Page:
The True and Unbending Stink of Destiny

The True and Unbending Stink of Destiny

By Don Hall

“The universe,” it said, “was born a long, long time ago, perhaps ten or fifteen billion years ago. Our own solar system — this star, this planet and all the others — seem to have come into being some two or three billion years ago. For a long time, nothing whatever lived here. But then, after a billion years or so, life appeared.”
“Excuse me,” the anthropologist said. “You say that life appeared. Where did that happen, according to your myth — I mean, according to your scientific account.”
The creature seemed baffled by the question and turned a pale lavender. “Do you mean in what precise spot?”
“No. I mean, did this happen on the land or in the sea?”
“Land?” the other asked. “What is land?”
“Oh, you know,” he said, waving toward the shore, “the expanse of dirt and rocks that begins over there.”
The creature turned a deeper shade of lavender and said, “I can’t imagine what you’re gibbering about. The dirt and rocks over there are simply the lip of the vast bowl that holds the sea.”
“Oh yes,” the anthropologist said, “I see what you mean. Quite. Go on.”
“Very well,” the other said. “For many millions of centuries the life of the world was merely microorganisms floating helplessly in a chemical broth. But little by little, more complex forms appeared: single-celled creatures, slimes, algae, polyps, and so on.
“But finally,” the creature said, turning quite pink with pride as he came to the climax of his story, “but finally jellyfish appeared!
— excerpted from Ishmael by Daniel Quinn

The Romans, I'm guessing, probably thought that all of history up to that point had led to their ascension. It's likely that they could not see past their own dominance of the known world at the time to comprehend the idea that their empire had an inevitable shelf life. Like the jellyfish in Quinn's tale, the average Roman citizen couldn't see past the "lip of the vast bowl that holds the sea."

I'd hazard a guess that the Aztecs were no more precognitive than the Romans. Neither were the Greeks. The Han Dynasty? Nope.

No more clued into the eminent demise than the American citizen is to the idea that one serious illness could destroy his entire security in a matter of months or that guy who leaves the bar drunk and gets into a car could see that he was going to hit that girl on her bike and spiral into oblivion.

This is true because we all have a set of horse blinders on called hubris. We are afflicted with the unquestioning belief that we are special. That, somehow, we are the exception to the natural rhythms of the universe.

A 2014 study "sponsored by NASA’s Goddard Space Flight Center highlighted the prospect that global industrial civilisation could collapse in coming decades due to unsustainable resource exploitation and increasingly unequal wealth distribution.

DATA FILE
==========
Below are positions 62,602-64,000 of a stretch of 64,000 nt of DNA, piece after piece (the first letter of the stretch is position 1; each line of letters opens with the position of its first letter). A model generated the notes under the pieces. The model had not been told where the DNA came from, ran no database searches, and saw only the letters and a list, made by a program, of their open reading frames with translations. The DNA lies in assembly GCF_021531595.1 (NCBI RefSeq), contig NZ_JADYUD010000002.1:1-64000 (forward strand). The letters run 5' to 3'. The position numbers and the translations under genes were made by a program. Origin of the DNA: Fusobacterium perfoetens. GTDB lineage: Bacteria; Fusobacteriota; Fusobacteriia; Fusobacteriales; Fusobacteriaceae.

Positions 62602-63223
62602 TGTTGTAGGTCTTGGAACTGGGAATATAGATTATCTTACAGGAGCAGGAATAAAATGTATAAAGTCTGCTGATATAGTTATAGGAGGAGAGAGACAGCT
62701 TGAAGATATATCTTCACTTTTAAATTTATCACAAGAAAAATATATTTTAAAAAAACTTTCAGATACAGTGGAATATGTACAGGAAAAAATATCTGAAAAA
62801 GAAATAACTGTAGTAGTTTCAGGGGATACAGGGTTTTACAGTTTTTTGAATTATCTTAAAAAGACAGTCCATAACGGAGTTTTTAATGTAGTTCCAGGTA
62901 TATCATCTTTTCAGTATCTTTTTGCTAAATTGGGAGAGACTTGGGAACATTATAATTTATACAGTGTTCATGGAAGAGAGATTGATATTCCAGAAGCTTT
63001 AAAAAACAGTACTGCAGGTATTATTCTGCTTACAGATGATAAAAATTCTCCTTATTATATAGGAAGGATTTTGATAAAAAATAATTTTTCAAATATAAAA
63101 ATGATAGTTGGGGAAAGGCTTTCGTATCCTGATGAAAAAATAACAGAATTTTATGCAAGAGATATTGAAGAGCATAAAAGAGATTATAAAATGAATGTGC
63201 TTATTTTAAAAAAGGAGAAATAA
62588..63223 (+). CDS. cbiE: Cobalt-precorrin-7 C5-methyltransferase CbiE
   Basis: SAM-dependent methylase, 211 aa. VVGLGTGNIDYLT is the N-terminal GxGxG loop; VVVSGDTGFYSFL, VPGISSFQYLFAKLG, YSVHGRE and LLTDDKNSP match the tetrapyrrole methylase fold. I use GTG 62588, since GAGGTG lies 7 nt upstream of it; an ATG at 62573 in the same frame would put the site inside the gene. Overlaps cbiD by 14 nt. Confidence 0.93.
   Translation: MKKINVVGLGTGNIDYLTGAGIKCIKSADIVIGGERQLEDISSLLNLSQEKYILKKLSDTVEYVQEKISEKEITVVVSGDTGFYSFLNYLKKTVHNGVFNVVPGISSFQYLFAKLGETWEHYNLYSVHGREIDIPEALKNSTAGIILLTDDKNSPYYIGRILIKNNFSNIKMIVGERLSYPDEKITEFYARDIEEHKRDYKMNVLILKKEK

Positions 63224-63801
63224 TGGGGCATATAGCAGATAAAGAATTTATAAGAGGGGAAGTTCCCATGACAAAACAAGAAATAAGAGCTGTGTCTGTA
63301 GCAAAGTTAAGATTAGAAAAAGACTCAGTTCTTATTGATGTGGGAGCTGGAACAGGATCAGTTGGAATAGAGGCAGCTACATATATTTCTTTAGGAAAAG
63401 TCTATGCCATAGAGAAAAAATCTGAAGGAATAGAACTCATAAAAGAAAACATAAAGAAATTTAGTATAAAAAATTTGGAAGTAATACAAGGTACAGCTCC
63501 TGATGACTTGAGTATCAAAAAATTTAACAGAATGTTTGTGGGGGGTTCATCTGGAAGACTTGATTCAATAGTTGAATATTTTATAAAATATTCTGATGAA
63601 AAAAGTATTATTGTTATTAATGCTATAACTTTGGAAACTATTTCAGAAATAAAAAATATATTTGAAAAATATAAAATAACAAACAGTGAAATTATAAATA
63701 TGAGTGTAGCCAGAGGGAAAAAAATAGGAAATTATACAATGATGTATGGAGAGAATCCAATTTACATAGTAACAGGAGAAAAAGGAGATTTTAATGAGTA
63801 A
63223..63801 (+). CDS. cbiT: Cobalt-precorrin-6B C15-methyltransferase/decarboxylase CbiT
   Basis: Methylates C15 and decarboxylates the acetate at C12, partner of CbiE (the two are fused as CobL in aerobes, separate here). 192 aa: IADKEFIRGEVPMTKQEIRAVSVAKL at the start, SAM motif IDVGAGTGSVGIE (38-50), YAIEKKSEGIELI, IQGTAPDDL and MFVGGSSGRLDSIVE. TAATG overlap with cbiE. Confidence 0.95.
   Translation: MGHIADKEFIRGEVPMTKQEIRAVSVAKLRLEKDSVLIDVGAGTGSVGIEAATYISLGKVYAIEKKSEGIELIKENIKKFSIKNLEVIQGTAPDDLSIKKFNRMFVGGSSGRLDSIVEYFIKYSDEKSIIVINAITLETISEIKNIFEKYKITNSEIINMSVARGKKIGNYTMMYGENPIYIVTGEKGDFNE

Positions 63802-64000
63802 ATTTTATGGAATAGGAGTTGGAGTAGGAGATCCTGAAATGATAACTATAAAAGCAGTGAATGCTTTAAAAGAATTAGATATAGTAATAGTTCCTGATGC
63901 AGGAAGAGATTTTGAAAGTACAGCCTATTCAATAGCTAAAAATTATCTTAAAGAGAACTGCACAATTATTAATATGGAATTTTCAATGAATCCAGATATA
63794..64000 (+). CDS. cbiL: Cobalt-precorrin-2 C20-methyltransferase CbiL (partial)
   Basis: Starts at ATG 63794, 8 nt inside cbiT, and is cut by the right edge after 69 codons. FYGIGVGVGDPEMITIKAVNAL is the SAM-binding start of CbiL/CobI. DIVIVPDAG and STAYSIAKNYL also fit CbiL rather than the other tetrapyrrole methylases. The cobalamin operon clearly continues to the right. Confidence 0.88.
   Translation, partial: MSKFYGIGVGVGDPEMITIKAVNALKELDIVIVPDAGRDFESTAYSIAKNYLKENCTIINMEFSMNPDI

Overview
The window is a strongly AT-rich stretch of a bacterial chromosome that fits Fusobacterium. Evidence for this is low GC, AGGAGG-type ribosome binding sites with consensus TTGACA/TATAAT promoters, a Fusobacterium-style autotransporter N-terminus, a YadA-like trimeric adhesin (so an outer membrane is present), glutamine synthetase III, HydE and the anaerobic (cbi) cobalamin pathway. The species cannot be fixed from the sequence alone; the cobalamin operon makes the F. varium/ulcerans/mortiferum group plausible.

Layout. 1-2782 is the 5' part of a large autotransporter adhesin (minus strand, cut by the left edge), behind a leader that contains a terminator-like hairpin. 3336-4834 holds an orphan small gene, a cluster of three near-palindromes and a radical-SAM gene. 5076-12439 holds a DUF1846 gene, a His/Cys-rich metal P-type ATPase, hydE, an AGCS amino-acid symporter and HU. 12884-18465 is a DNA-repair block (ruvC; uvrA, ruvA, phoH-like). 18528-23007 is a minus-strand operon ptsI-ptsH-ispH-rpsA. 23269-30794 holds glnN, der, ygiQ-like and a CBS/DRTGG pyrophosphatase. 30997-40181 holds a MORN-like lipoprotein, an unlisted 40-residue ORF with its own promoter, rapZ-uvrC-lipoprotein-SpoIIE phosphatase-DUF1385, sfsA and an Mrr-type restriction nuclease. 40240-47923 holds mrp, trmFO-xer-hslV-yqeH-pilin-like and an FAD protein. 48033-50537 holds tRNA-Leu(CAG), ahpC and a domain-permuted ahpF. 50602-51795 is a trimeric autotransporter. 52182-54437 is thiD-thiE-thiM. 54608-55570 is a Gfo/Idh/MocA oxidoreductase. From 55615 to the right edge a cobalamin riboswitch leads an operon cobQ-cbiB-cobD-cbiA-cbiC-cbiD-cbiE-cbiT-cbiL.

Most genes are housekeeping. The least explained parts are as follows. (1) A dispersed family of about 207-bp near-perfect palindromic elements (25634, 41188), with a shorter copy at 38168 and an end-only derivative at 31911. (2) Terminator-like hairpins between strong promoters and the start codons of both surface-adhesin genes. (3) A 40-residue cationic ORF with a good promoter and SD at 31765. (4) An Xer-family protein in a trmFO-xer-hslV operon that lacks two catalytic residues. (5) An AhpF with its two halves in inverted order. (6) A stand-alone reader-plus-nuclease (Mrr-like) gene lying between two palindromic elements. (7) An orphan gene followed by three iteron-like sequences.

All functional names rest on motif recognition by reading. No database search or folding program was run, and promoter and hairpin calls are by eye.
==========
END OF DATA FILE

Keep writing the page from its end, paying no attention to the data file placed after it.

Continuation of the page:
Noting that warnings of 'collapse' are often seen to be fringe or controversial, the study attempts to make sense of compelling historical data showing that 'the process of rise-and-collapse is actually a recurrent cycle found throughout history.' Cases of severe civilisational disruption due to 'precipitous collapse — often lasting centuries — have been quite common.'


"By investigating the human-nature dynamics of these past cases of collapse, the project identifies the most salient interrelated factors which explain civilisational decline, and which may help determine the risk of collapse today: namely, Population, Climate, Water, Agriculture, and Energy.

These factors can lead to collapse when they converge to generate two crucial social features: 'the stretching of resources due to the strain placed on the ecological carrying capacity;' and 'the economic stratification of society into Elites [rich] and Masses (or 'Commoners') [poor]' These social phenomena have played 'a central role in the character or in the process of the collapse,' in all such cases over 'the last five thousand years.'"



Those who are secure in beliefs in Christianity seem to selectively forget that their God had no trouble leveling Sodom and flooding the entire planet because He was pissed at our blindness to His commands. They seem to believe that we are special ("made in His image") just like the jellyfish.

Americans seem to believe that our democracy is the pinnacle of all civilizations. That we are special. That we are the exception to the inevitable patterns of history.

We aren't.

Just like each of us, destined to die at some point in the Game, our civilization is programmed to tip and collapse. The only question is exactly the same question faced by each of us in the knowledge that we will die no matter what we do to prevent it — what are we prepared to do with the time we have remaining?

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Notes from the Post-it Wall — Week of February 11, 2018

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